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Philadelphia Must Catch Up on Open Government, Councilman Says

Philadelphia has set aside $120 million for technology upgrades over the next six years that will align with the open government goals.

Philadelphia Councilman Bill Green wants the City of Brotherly Love to take a liking to open government.

This spring, Green introduced an open government plan, emphasizing that the city needs to utilize technology in order to go paperless. Green said the city lags behind the rest of the country on open government initiatives, but his new plan will help the city push ahead.

“The great thing about where we are Philadelphia is that we’re 30 years behind everybody else,” Green said. “So we can leapfrog every other jurisdiction in the county and be the nation’s leader in open government and efficiency enhancements that will result from this technology.”

Philadelphia has set aside $120 million for technology upgrades over the next six years that will align with the plan’s goals, although those expenditures will be put on hold until the city fills its vacant CTO position, Green said. The city has advertised nationally for qualified candidates but has no immediate deadline to fill the position.

On Green’s watch, the city has already started to go paperless. Last year, the city implemented radio-frequency identification tagging to replace an eight-step, paper-based system for issuing tickets for unlicensed trash bins.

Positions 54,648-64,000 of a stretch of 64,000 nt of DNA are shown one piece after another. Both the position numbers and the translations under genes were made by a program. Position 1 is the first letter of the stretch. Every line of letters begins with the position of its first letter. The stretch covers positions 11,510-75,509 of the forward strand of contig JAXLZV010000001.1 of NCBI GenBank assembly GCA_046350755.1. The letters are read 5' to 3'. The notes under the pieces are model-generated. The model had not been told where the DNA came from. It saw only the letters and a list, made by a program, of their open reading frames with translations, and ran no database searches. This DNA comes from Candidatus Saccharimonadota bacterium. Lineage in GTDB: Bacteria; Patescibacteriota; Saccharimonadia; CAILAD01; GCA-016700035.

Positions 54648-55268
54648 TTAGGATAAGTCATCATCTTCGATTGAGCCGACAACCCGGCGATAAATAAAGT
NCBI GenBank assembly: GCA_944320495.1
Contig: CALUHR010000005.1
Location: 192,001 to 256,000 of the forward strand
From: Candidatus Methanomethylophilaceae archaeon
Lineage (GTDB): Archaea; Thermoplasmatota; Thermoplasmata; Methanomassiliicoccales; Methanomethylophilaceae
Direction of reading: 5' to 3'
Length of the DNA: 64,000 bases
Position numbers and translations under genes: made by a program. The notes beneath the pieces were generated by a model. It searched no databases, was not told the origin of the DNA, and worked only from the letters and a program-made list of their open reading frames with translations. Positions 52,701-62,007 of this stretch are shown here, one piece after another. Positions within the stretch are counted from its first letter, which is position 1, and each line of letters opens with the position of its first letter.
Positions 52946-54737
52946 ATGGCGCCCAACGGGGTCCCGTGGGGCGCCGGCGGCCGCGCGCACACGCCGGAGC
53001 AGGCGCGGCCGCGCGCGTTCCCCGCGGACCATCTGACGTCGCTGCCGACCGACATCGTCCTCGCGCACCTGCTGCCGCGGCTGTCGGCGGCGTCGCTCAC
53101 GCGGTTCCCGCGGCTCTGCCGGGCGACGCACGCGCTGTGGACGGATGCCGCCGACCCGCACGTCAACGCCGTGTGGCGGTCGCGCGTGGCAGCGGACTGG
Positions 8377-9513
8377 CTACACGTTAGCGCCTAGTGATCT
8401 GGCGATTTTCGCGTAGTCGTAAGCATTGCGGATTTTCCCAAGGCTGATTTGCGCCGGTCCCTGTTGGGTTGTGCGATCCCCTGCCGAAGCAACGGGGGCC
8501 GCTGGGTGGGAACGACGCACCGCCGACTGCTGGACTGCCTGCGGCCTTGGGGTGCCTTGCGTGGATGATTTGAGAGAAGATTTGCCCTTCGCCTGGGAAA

The city won’t stop there. Philadelphia researched best practices used in San Francisco, New York, Chicago and other cities. In Green’s Open Government Philadelphia report, one recommendation the city wants to carry out is posting the city’s check registry online.

Green said it will be crucial for Philadelphia to shift its government information from paper forms to an online database so information can then be more accessible to the public.

“There are a lot of negative views of government today and what I want to give the citizens of Philadelphia is complete confidence that everything we do has an electronic record somewhere that they can easily check on the Internet,” Green said.

Green said a transparent government will create citizen engagement and academic engagement. By having government data available in an extensive, searchable database, students obtaining a master’s degree in public administration at local universities can write doctoral papers on how the city can make improvements, he said.

There’s also financial incentive. Moving toward a paperless environment and enacting open government reforms should save Philadelphia $200 million per year, according to Green’s study.

The 10 recommendations in Green’s Open Government Philadelphia report are:

1.    Enact a comprehensive open data policy.

2.    Provide easy access to legislative voting records.

3.    Post the city’s check registry online.

4.    Enhance functionality/substance of contracting websites.

5.    Post financial disclosure statements online.

6.    Create an online directory of boards and commissions.

7.    Adopt outcome-based budgeting.

8.    Improve public access to budget information.

9.    Increase access to public alerts.

10.    Sponsor an annual apps competition.


Miriam Jones is a former chief copy editor of Government Technology, Governing, Public CIO and Emergency Management magazines.